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I looked on the house of the mighty with sorrow:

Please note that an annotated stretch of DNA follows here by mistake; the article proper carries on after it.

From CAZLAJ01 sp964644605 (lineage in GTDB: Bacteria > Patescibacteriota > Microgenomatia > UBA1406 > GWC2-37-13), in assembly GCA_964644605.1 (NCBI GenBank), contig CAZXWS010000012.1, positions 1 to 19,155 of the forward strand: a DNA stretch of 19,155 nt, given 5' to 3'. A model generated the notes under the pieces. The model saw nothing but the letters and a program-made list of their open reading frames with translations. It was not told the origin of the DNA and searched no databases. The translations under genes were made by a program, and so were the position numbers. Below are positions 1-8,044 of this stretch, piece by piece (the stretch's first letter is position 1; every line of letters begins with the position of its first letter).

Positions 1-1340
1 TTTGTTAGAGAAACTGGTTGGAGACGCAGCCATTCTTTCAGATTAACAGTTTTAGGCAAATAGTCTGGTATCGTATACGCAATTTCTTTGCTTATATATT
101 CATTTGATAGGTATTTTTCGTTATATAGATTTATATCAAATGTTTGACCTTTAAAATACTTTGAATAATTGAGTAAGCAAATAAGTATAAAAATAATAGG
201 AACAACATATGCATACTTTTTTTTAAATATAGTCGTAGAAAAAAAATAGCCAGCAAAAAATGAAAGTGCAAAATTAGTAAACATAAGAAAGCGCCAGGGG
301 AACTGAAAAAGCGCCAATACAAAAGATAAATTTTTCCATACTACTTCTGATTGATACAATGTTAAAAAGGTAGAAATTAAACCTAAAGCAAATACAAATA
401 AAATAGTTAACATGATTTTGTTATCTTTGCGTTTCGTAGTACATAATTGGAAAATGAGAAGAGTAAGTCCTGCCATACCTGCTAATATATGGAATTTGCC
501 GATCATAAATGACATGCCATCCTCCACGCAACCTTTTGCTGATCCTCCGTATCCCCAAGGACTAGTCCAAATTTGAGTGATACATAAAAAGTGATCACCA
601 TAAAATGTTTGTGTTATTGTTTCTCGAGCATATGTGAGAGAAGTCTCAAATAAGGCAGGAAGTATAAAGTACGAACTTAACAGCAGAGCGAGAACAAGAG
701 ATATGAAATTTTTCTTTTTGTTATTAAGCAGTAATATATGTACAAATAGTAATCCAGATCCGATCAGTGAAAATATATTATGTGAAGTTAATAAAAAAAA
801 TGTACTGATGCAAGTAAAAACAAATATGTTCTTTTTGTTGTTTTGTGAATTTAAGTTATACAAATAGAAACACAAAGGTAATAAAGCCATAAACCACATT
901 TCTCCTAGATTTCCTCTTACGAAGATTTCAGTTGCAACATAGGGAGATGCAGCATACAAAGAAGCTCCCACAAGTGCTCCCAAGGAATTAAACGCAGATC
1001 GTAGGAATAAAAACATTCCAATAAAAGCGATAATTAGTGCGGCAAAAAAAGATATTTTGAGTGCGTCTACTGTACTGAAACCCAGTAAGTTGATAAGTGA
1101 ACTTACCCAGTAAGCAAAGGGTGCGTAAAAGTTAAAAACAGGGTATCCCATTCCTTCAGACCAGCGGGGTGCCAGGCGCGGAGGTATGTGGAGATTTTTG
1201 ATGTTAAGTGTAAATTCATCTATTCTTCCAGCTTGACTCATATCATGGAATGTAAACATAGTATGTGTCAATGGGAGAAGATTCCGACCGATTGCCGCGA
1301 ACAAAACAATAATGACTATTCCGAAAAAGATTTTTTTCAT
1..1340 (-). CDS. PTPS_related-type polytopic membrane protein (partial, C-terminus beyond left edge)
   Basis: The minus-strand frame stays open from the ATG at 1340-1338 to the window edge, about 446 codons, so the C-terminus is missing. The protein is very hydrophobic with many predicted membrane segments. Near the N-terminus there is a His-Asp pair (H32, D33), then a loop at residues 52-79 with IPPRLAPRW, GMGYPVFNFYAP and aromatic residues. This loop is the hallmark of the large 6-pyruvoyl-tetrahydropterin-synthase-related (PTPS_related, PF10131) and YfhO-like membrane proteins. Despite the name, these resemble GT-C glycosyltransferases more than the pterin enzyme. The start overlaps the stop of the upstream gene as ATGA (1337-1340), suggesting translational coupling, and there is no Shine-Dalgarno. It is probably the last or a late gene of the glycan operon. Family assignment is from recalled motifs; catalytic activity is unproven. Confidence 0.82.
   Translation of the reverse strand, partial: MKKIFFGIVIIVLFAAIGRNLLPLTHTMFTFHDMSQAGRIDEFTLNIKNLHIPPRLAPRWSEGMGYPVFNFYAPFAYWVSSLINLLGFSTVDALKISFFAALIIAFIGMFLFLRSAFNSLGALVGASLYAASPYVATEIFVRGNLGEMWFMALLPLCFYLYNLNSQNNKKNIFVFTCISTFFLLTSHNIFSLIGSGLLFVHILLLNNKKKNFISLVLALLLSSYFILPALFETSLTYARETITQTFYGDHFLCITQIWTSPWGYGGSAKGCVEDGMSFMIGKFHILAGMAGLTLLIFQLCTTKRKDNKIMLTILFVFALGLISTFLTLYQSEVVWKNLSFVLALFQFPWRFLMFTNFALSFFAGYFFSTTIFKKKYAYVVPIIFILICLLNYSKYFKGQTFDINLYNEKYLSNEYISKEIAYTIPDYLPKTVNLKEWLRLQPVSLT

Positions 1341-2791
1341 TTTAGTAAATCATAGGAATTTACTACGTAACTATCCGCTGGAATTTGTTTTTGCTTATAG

High o'er the earth to-day they soar, Mocking the sun;—alas! to-morrow Their place rememb'reth them no more!Soft is his bed, and to watching a stranger, Who far from life's tempestuous wave, Timely advised hath retired from danger In the deep cloister's silent cave;Who the proud thoughts that excite but to grieve us, Hath with proud fortitude repressed; And the vain wishes that ever deceive us, In his calm bosom lull'd to rest Sometimes travellers, provided with good tents, have preferred, in this Lebanon journey, to lodge beneath them rather than enter the houses of the villagers; but the fireside and the mountain welcome of the peasant and of the farmer is surely a more comfortable refuge. The people are generally in comfortable, often in independent circumstances; the houses are built of mud, and contain frequently several apartments; the roofs are always flat and covered with earth, where grass and wild-flowers grow; the snow would in winter break through or injure these roofs, did not the inhabitants take care every morning to remove the snow that may have fallen during the night. The cottages and scattered hamlets embowered in mulberry groves, or shaded with clusters of vines and fig-trees, look very picturesque on the mountain-side. The brilliant sunshine, that gives an air of cheerfulness to the crag, the ravine, and waste, gives joy and splendour to these luxuriant dells, the homes of vegetation, industry, and carefulness. In some of the superior villages the men wear clean white turbans, and the women blue veils; their manners are respectful, sometimes polite. One of these Syrians, who was in good circumstances, invited us with two or three friends to a banquet We would have declined the invitation, being aware that he would put himself to no small trouble and expense for the occasion; but he insisted, till we feared a further refusal might give offence. Several days were employed in preparations; game was procured, and fish from the coast, and a few choice wines of Lebanon, with various fruits; even pastry, that the Orientals manage so poorly, was perpetrated. But however delightful and welcome may appear the house of the scheich at the close of a weary day, when the homeless man is placed in the seat of honour, while the fire blazes, the winds are wild without, and the night is gathering fast, it is a very different thing to leave a luxurious home in Beirout for a Syrian roof and entertainment. As we had anticipated, so it happened—the fare was profuse and various enough for a little multitude, but badly dressed and strangely served. There was the rushing to and fro of numerous attendants, who came and went from the confined apartment like the gathering of the troops at Lebanon. The roof was low, the windows small, the day was sultry, and the steam of the mountain dishes was at times like the passing of a thin cloud.